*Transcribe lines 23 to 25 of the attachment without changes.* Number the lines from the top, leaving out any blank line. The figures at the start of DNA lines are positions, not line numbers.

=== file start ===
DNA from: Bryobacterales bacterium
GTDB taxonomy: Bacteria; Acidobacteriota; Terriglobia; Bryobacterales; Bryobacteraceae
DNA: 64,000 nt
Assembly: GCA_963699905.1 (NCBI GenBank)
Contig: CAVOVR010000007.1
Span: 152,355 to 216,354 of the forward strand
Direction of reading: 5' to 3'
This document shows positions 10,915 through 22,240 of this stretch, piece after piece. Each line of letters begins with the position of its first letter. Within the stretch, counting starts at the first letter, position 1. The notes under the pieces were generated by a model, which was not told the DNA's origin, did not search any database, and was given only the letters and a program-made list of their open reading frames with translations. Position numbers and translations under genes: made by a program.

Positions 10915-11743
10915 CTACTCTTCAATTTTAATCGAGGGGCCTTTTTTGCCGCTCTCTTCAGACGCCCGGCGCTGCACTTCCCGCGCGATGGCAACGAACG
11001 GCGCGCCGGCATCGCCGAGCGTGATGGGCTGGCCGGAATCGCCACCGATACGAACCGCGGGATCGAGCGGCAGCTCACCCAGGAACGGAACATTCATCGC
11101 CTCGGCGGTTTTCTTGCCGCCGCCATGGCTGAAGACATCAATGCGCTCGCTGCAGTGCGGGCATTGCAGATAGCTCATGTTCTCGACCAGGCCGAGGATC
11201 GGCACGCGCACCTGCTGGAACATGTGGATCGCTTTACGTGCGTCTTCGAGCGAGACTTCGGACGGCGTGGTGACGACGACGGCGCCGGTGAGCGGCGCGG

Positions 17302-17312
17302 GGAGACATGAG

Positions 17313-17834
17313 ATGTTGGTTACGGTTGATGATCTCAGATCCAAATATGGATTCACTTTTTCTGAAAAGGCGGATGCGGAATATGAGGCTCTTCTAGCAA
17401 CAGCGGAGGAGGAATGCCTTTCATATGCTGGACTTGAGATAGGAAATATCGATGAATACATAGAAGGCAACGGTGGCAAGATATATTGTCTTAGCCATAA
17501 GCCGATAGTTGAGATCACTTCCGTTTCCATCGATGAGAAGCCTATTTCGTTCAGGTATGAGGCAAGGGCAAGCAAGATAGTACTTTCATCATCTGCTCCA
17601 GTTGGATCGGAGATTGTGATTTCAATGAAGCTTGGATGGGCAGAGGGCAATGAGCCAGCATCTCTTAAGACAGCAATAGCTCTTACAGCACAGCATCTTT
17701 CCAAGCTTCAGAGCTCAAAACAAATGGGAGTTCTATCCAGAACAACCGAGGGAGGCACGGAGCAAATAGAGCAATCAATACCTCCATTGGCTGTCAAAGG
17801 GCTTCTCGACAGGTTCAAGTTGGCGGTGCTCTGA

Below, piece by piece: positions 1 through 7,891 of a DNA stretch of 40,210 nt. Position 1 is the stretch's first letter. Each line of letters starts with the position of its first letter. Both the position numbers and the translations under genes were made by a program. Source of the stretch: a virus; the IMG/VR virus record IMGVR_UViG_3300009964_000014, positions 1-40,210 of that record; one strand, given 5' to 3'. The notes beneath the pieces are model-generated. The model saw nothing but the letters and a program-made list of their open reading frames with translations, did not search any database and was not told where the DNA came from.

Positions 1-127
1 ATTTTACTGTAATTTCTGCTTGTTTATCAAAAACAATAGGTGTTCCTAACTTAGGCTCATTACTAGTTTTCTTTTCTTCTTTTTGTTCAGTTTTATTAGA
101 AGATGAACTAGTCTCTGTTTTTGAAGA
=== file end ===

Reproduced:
Below, piece by piece: positions 1 through 7,891 of a DNA stretch of 40,210 nt. Position 1 is the stretch's first letter. Each line of letters starts with the position of its first letter. Both the position numbers and the translations under genes were made by a program. Source of the stretch: a virus; the IMG/VR virus record IMGVR_UViG_3300009964_000014, positions 1-40,210 of that record; one strand, given 5' to 3'. The notes beneath the pieces are model-generated. The model saw nothing but the letters and a program-made list of their open reading frames with translations, did not search any database and was not told where the DNA came from.

Positions 1-127
1 ATTTTACTGTAATTTCTGCTTGTTTATCAAAAACAATAGGTGTTCCTAACTTAGGCTCATTACTAGTTTTCTTTTCTTCTTTTTGTTCAGTTTTATTAGA